Last week Pitpass featured an article about an allegation in the High Court trial against Formula One boss Bernie Ecclestone which is currently going on in London. The allegation in question was that in 2001 a subsidiary of Ecclestone's Bambino family trust had given payments of £6.2m ($10m) to the owners of four teams in return for them committing to stay in F1 by signing the 1998 Concorde Agreement. In our article we urged for caution in describing the payments as bribes and we concluded that "the upshot for writers and editors is that the devil (or perhaps an angry billionaire) is in the detail."
It seems our appeal for prudence fell on deaf ears as yesterday's round of media coverage hasn't just attracted attention from Pitpass but also from Ecclestone's lawyers.
Since the trial began on 29 October it has covered a wide range of ground from the payments to the teams to Ecclestone's memory and his relationship with colleagues. The trial has yielded very little news which is relevant to the sport or business of F1 in the present day. The payments to the teams highlight this point as they relate to events which took place well over a decade ago. There is good reason why the content of the court case is firmly focused on the past.
The lawsuit has been brought by German media rights firm Constantin Medien. It is a former shareholder in F1 and in 2003 Constantin sold a 16.7% in the sport to German bank BayernLB for £7.3m (€8.5m). It was an incredibly low price and it came with a catch.
BayernLB already had shares in F1 and this deal gave the bank a total of 47.2% of the sport. Constantin agreed to sell its shares for such a low amount on condition that it would get 10% of the proceeds if BayernLB sold its 47.2% stake for more than £700m ($1.1bn). It was sold in 2006 to private equity firm CVC which is now F1's largest shareholder. Although CVC offered the highest bid, it paid £508.3m ($814m) to BayernLB so Constantin did not share in the proceeds.
Constantin's lawsuit claims that Ecclestone and Bambino paid a £27.5m ($44m) bribe to BayernLB's former chief risk officer Gerhard Gribkowsky to ensure that he sold the 47.2% stake to CVC. Constantin says that CVC was Ecclestone's preferred buyer for the stake as it had agreed to retain him as F1's boss. In 2011 Gribkowsky was arrested for receiving the alleged bribe and in June last year he was found guilty of this and was sentenced to eight and a half years in prison in Germany. His arrest led to Constantin filing its lawsuit which is against Ecclestone, Gribkowsky, Bambino and the trust's former lawyer Stephen Mullens.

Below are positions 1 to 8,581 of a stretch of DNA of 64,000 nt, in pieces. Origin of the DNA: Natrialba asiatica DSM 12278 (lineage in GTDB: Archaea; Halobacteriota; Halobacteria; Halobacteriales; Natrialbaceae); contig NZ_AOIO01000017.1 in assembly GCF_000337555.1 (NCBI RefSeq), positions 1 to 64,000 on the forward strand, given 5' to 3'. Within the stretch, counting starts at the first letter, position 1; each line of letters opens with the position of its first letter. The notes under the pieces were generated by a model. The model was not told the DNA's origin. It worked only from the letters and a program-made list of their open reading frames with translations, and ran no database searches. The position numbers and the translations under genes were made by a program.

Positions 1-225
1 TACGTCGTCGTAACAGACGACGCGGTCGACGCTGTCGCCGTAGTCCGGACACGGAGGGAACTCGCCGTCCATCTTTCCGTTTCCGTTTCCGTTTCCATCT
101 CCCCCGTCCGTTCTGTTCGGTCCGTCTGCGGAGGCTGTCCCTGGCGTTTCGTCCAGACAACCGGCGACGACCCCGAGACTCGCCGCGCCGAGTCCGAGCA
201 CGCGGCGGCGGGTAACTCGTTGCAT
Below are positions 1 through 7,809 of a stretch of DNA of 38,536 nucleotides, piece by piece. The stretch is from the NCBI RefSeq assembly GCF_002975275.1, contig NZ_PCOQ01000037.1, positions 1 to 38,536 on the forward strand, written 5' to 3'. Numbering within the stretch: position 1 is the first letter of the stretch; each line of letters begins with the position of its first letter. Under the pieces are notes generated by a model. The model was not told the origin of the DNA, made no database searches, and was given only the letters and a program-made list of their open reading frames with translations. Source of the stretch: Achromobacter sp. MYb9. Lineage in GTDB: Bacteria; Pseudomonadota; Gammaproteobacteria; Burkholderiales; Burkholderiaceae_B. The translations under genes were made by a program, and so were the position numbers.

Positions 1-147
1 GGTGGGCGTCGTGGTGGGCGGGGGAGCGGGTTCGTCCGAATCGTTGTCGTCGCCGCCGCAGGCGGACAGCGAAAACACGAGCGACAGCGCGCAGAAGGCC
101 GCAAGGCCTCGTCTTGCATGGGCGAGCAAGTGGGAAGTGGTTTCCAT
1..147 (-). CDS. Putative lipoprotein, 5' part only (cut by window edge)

In order to win its case Constantin doesn't just have to demonstrate that a bribe was paid but that this led to F1 being undervalued and therefore to it losing out on its share of the proceeds. Perhaps surprisingly, a great deal of its evidence is in media reports. Witnesses have been repeatedly asked if they agree with or remember events described in newspaper, magazine or website articles which are sourced from a wide range of outlets.
One outlet frequently referred to is the website worldcarfans.com which is a bizarre choice as it is not known for its F1 coverage. Another equally unusual but often-named source is Atlas F1 - a website brand which was discontinued more than five years ago. The fact that events in the case were reported on Atlas F1 is another reminder that the details are far from relevant to the sport today. Given how long it has been since the Atlas F1 brand was dropped it is no surprise that it has lost currency within the industry.
On 5 November the judge Mr Justice Newey asked F1's chief financial officer Duncan Llowarch "do you have any kind of press cuttings service within the organisation?" Llowarch responded "We do, yes. Although it tends to be focused on the UK press." One of Constantin's QCs David Blayney then followed this up by asking for the name of the press cuttings service and saying "is it Atlas?" Llowarch replied "that's not a name I recognise. Precise Media are the people who do it for us."